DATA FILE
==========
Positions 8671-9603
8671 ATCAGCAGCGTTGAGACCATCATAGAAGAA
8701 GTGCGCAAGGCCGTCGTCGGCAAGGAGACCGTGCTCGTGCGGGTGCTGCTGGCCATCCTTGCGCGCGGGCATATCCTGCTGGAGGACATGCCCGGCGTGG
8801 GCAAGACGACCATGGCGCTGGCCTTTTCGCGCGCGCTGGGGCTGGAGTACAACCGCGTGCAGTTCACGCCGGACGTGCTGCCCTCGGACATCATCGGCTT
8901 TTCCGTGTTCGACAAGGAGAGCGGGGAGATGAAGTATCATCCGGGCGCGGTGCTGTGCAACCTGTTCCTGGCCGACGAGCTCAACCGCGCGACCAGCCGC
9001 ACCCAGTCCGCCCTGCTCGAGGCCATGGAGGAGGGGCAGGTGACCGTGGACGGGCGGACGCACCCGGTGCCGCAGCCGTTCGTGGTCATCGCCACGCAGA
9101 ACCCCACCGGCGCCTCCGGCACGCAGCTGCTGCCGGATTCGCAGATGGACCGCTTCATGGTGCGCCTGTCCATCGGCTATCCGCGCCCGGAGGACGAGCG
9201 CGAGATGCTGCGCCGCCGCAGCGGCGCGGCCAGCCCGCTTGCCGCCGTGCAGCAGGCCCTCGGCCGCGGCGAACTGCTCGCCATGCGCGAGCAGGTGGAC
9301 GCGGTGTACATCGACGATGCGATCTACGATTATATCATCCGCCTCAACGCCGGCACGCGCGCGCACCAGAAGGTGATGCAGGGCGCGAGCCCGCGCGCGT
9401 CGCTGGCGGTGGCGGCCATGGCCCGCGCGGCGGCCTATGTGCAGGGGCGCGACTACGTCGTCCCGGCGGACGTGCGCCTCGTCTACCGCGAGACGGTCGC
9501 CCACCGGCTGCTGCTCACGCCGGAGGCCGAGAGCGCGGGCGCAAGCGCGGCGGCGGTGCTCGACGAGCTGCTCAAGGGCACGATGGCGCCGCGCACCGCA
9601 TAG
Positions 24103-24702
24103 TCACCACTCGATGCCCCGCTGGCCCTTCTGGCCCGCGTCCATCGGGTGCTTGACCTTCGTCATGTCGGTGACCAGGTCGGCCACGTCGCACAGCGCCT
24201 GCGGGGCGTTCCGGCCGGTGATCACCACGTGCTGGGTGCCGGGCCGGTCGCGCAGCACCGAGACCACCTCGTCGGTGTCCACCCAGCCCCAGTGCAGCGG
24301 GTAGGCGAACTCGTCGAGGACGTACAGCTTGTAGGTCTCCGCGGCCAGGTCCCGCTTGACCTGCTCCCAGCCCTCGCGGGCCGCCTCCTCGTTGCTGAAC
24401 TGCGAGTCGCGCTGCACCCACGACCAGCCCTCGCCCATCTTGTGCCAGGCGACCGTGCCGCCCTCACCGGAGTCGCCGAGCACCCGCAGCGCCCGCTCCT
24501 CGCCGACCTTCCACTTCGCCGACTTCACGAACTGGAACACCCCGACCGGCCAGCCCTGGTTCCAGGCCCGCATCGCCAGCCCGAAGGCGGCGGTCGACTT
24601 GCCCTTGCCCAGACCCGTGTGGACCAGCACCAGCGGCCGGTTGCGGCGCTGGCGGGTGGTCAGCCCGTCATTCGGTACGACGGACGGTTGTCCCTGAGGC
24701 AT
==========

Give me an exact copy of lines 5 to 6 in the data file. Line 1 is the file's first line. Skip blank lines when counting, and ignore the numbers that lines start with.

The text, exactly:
8901 TTCCGTGTTCGACAAGGAGAGCGGGGAGATGAAGTATCATCCGGGCGCGGTGCTGTGCAACCTGTTCCTGGCCGACGAGCTCAACCGCGCGACCAGCCGC
9001 ACCCAGTCCGCCCTGCTCGAGGCCATGGAGGAGGGGCAGGTGACCGTGGACGGGCGGACGCACCCGGTGCCGCAGCCGTTCGTGGTCATCGCCACGCAGA